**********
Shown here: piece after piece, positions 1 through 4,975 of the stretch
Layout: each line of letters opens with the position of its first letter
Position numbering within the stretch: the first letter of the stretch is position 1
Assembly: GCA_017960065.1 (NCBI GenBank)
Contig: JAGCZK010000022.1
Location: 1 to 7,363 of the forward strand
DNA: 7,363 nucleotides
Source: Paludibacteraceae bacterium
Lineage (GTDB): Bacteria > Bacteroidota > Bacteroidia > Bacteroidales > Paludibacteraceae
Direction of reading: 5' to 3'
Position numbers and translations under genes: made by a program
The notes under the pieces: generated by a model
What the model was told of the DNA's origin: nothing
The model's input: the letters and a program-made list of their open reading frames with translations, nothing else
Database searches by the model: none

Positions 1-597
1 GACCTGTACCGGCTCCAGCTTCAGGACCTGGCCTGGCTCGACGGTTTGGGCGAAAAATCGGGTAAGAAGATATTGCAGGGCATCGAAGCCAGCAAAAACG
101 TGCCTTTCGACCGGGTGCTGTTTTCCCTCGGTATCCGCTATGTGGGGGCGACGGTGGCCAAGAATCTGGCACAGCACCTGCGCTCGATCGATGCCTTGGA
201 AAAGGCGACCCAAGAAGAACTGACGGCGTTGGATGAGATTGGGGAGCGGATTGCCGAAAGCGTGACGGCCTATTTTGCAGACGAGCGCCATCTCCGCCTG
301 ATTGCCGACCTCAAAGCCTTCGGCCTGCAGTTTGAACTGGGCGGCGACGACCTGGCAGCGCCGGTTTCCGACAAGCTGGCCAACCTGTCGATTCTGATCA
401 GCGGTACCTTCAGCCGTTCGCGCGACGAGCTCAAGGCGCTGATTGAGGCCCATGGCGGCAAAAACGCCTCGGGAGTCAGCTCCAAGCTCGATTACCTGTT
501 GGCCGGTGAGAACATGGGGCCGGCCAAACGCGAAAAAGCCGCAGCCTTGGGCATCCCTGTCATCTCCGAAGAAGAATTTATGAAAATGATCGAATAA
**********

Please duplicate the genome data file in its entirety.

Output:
Shown here: piece after piece, positions 1 through 4,975 of the stretch
Layout: each line of letters opens with the position of its first letter
Position numbering within the stretch: the first letter of the stretch is position 1
Assembly: GCA_017960065.1 (NCBI GenBank)
Contig: JAGCZK010000022.1
Location: 1 to 7,363 of the forward strand
DNA: 7,363 nucleotides
Source: Paludibacteraceae bacterium
Lineage (GTDB): Bacteria > Bacteroidota > Bacteroidia > Bacteroidales > Paludibacteraceae
Direction of reading: 5' to 3'
Position numbers and translations under genes: made by a program
The notes under the pieces: generated by a model
What the model was told of the DNA's origin: nothing
The model's input: the letters and a program-made list of their open reading frames with translations, nothing else
Database searches by the model: none

Positions 1-597
1 GACCTGTACCGGCTCCAGCTTCAGGACCTGGCCTGGCTCGACGGTTTGGGCGAAAAATCGGGTAAGAAGATATTGCAGGGCATCGAAGCCAGCAAAAACG
101 TGCCTTTCGACCGGGTGCTGTTTTCCCTCGGTATCCGCTATGTGGGGGCGACGGTGGCCAAGAATCTGGCACAGCACCTGCGCTCGATCGATGCCTTGGA
201 AAAGGCGACCCAAGAAGAACTGACGGCGTTGGATGAGATTGGGGAGCGGATTGCCGAAAGCGTGACGGCCTATTTTGCAGACGAGCGCCATCTCCGCCTG
301 ATTGCCGACCTCAAAGCCTTCGGCCTGCAGTTTGAACTGGGCGGCGACGACCTGGCAGCGCCGGTTTCCGACAAGCTGGCCAACCTGTCGATTCTGATCA
401 GCGGTACCTTCAGCCGTTCGCGCGACGAGCTCAAGGCGCTGATTGAGGCCCATGGCGGCAAAAACGCCTCGGGAGTCAGCTCCAAGCTCGATTACCTGTT
501 GGCCGGTGAGAACATGGGGCCGGCCAAACGCGAAAAAGCCGCAGCCTTGGGCATCCCTGTCATCTCCGAAGAAGAATTTATGAAAATGATCGAATAA